Recent Higher Education Statistics Agency data shows that only 20% of engineering students at UK Universities are female, despite the hard work being undertaken by many educational institutions to address this gender imbalance via outreach events and special interventions focussing on girls/women in STEM. It has been argued that student-centred teaching methods, together with changes in the engineering curriculum itself, which emphasise the social, creative, and human-centred aspects of the discipline, are required to effect real change in engaging with those from traditionally underrepresented groups. Through analysing quantitative data on age, gender, learner type, and commenting rates in peer-to-peer discussions, we examine the development and delivery of an engineering MOOC, before, during, and after COVID-19-related lockdowns in the UK, to identify what aspects of online learning might be harnessed to improve diversity in engineering education. The results show that the MOOC attracted a better gender balance than reported for UK-based in-person engineering programmes. In addition, we show that careful structuring of discussion prompts encouraged higher levels of social learning. We recommend the continued use of interactive and discursive elements within a blended learning environment to positively impact diversity and inclusion in engineering education specifically, and STEM education in general.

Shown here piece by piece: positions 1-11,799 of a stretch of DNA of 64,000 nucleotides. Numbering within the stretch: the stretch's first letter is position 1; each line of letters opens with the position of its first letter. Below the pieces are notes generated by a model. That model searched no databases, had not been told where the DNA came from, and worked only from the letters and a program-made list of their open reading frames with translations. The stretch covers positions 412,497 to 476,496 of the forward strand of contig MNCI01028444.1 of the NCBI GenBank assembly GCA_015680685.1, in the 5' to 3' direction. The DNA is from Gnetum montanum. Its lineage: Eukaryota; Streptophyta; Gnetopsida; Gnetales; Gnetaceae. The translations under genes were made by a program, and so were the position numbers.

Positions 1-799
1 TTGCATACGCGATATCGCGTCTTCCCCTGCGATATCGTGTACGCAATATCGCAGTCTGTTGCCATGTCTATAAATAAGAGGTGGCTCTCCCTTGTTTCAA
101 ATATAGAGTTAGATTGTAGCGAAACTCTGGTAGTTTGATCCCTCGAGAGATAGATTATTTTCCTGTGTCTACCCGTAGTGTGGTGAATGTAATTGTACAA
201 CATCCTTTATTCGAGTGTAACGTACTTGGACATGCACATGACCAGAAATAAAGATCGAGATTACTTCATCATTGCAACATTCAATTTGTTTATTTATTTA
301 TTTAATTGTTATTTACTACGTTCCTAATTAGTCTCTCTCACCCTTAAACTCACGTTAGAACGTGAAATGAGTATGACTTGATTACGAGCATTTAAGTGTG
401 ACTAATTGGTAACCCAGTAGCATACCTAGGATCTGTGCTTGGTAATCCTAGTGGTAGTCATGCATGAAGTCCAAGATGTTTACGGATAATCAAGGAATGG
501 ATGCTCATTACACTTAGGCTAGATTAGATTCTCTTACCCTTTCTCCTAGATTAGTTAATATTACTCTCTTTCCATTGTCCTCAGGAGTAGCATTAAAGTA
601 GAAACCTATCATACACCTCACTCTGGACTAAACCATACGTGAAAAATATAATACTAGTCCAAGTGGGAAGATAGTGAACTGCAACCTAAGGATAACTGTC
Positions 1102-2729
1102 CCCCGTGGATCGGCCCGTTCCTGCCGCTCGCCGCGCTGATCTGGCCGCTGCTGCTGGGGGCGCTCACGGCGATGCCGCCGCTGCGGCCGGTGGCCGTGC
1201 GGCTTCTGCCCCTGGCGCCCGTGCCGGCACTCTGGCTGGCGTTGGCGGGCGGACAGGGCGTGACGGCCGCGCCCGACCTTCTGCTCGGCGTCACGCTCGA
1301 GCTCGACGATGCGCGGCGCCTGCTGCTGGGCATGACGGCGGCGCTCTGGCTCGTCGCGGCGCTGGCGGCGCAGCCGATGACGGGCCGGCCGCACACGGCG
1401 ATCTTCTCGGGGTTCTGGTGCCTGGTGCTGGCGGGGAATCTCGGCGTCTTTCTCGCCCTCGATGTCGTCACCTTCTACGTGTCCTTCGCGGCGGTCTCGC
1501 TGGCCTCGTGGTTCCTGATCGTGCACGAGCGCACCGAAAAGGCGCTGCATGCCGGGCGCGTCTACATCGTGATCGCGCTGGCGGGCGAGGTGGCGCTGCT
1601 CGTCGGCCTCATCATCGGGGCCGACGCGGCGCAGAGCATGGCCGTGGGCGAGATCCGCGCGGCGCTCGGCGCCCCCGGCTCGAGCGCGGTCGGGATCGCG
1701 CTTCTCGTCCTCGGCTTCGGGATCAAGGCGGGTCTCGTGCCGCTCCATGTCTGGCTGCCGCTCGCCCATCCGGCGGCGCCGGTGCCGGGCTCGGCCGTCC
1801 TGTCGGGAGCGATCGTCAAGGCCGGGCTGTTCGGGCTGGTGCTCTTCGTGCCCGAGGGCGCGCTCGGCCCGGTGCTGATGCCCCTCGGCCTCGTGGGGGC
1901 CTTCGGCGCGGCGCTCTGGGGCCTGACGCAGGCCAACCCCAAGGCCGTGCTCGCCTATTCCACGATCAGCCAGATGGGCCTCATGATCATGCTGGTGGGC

Bibliographical note© 2022 by the authors.
- engineering; learning analytics; MOOC; online learning; social learning